Thor bu - Curiosia Indo-Tibetica

Textual and visual odds and ends from India, Tibet, and around.

My Photo
Location: Kolozsvár/Cluj, Budapest, Oxford, ibi ubi

Sunday, July 13, 2008

The Cult of Trināth

How long before a cult becomes established? Strangely enough, there seems to be an answer: fifteen years or less [see UPDATE below for correction]. Witness the cult of Trināth [Satindra Narayan Roy, "The Evolution of a New Hindu God" in JBORS, vol. II, part I.].

Roy's account informs us that in the early part of the twentieth century the worship of a new god called Trināth emerged in certain parts of Orissa. Trināth was supposed to embody Brahmā, Viṣṇu, and Śiva. His worship was very simple, affordable, and there was no necessity of a family priest to officiate. The implements were bought with three paisa and three paisa only: one for some oil, one for some betel leaves, and one for a small amount of cannabis.

The cult, although only fifteen years in the becoming, already had a lengthy scripture (called the Trināth Charita Akhan) with stories of Trināth with marked emphasis on the misfortunes of those who refused to worship him and the returned favours for those who eventually gave in. This article basically gives us two important factors for the emergence of a new cult:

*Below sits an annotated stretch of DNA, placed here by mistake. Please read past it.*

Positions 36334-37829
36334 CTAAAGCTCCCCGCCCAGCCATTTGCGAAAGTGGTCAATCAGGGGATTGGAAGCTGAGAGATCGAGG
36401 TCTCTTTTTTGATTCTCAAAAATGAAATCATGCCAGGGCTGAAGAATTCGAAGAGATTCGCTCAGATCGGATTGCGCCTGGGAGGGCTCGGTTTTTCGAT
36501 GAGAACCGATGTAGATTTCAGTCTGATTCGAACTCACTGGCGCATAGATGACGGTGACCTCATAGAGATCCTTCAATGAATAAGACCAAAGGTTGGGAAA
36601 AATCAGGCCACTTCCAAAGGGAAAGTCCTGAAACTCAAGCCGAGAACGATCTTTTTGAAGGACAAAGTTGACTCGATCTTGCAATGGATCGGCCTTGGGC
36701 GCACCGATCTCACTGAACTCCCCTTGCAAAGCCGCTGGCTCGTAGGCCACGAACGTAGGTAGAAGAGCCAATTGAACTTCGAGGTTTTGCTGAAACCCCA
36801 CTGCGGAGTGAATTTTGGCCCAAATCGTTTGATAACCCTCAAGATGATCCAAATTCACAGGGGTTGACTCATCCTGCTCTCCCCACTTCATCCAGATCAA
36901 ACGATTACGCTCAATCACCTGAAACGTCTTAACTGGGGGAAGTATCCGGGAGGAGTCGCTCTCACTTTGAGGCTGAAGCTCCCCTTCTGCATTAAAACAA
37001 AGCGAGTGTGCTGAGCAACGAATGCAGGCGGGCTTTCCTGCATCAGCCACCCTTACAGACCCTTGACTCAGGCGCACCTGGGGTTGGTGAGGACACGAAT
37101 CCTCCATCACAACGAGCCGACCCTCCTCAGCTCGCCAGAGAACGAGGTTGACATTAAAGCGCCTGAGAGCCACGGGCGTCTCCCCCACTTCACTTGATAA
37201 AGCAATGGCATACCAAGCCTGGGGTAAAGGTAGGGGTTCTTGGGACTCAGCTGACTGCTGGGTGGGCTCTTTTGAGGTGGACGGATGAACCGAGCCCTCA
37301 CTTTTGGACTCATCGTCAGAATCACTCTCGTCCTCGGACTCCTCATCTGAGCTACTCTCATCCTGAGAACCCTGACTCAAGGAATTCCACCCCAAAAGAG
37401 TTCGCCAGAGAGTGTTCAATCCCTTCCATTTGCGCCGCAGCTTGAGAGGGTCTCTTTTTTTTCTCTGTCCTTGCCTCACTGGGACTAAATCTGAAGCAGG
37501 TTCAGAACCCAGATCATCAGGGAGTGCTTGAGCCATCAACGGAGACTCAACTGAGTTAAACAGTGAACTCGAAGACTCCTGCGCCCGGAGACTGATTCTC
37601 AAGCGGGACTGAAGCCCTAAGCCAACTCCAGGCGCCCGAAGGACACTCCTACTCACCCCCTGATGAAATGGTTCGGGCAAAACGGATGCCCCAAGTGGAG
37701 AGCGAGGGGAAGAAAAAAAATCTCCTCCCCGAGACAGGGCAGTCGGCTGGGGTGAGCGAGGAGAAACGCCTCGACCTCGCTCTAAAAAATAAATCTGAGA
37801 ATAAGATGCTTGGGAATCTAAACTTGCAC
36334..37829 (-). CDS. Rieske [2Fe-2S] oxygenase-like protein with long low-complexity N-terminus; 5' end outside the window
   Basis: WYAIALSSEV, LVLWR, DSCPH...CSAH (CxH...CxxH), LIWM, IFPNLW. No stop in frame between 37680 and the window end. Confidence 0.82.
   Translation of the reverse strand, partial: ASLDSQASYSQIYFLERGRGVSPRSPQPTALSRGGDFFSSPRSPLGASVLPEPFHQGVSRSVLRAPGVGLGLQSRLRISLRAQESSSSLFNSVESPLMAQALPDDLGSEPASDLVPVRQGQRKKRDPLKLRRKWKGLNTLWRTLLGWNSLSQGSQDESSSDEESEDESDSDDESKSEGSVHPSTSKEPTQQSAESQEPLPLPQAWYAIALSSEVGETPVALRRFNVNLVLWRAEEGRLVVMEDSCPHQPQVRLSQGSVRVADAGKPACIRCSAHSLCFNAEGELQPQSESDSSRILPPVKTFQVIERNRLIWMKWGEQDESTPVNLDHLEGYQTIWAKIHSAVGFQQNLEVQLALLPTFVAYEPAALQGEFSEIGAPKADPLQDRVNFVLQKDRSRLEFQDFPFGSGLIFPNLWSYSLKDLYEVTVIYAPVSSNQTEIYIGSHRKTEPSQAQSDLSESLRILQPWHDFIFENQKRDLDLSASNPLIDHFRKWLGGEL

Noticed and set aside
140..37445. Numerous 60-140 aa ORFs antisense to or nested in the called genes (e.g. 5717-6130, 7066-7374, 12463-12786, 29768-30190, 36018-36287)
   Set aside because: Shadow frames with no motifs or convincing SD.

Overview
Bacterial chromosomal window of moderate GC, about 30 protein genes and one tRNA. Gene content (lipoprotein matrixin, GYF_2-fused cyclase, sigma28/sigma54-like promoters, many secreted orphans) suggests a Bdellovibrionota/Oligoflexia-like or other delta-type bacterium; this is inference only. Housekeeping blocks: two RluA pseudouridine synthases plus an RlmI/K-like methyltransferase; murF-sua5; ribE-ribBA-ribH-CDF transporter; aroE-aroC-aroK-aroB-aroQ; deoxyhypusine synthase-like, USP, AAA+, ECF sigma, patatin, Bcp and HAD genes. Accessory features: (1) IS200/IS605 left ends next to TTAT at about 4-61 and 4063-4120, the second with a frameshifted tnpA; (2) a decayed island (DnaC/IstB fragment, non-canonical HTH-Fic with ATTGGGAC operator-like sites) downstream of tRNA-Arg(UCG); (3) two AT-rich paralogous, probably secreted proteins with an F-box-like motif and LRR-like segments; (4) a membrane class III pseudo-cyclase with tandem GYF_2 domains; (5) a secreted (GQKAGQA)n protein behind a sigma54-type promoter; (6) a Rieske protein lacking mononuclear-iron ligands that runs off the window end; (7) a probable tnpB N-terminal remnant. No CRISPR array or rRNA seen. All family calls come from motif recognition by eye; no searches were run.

1. The new cult should not be too new, but ought to recycle something from the older traditions. (here: Trināth embodies the three major gods)

2. It ought to have an attractive social agenda. (here: giving the option to exclude the family priest and the affordability of the pūjā implements)

This is most likely not a special and isolated case. Hence, perhaps we should reconsider the unfounded idea that a scripture has to acquire 'vintage' (estimated by some to centuries) before the exegetes come around.

UPDATE: it seems that Roy was slightly misinformed about the dates. There is a report of Trināth worship from as early as 1867. Read here.

Labels: ,

Sunday, July 06, 2008

Tokyo mss. online

Thanks to Iain and Daniel (whom I shall eventually sue for causing me yet more sleepless nights) for this info: the Tokyo University Library Sanskrit manuscripts are viewable online. Click on the link and then enter queries in the Harvard-Kyoto encoding in the upper left corner. Then press the grey button to view the full catalogue entry of that item and the red button to view it. Ah, the joys of not reading Japanese...

Labels: , , ,